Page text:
A new UAB study will strive to better understand when patients with traumatic brain injury regain the ability to make medical decisions. “Caregivers, medical professionals and patients themselves need a reliable measure for the recovery of reasoning and understanding skills,” said Daniel Marson, Ph.D., J.D., professor of neurology. “Cognitive impairments following head injury can persist long after acute hospitalization.”

The Reclaimed study (Recovering Lost Abilities in Medical Decision-making) is supported by a five-year, $1.2 million grant from the National Institute of Child Health and Human Development, part of the National Institutes of Health.

“Recovery after TBI is frequently a long, slow process and the cognitive ability needed to make well-reasoned decisions can take months to return,” said Marson. “This can have serious consequences for TBI patients during recovery as they cope with complications, secondary injuries and long-term treatment. The goal is to help persons with head injury, their families and physicians, better understand the process as it relates to medical decision-making abilities.”

Reclaimed will assess TBI patients against a control group with a capacity assessment instrument, a clinical evaluation of capacity by a psychiatrist and a battery of neuropsychological tests. Researchers will enroll patients within six weeks of injury and follow them for one year.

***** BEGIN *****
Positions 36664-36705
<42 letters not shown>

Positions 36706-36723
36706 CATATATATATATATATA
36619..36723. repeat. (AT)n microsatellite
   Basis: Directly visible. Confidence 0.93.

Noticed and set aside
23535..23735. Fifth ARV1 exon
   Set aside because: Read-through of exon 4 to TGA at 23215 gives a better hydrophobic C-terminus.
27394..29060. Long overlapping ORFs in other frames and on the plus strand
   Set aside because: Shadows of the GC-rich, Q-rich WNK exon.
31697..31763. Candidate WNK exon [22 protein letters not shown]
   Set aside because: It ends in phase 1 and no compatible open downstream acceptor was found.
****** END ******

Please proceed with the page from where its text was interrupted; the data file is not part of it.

“We don’t have a good barometer for when medical decision-making skills return following head injury,” said Roy Martin, Ph.D., associate professor of neurology and a primary co-investigator. “Since many TBI’s occur in young people, the impact on society can be high. In Alabama alone, more than 1,500 people are disabled each year due to a head injury.”

In addition to medical decision-making, the researchers say TBI patients also show impairment in other cognitive functions, including the ability to drive a vehicle, understand financial matters and live independently.

Alabama Head Injury Foundation says a person suffers a head injury every 21 seconds in the United States. Leading causes are falls, vehicle crashes, being struck by an object or assaults. Males are 1.5 times more likely than females to have a head injury. More than 5.3 million Americans live with a disability caused by head injury.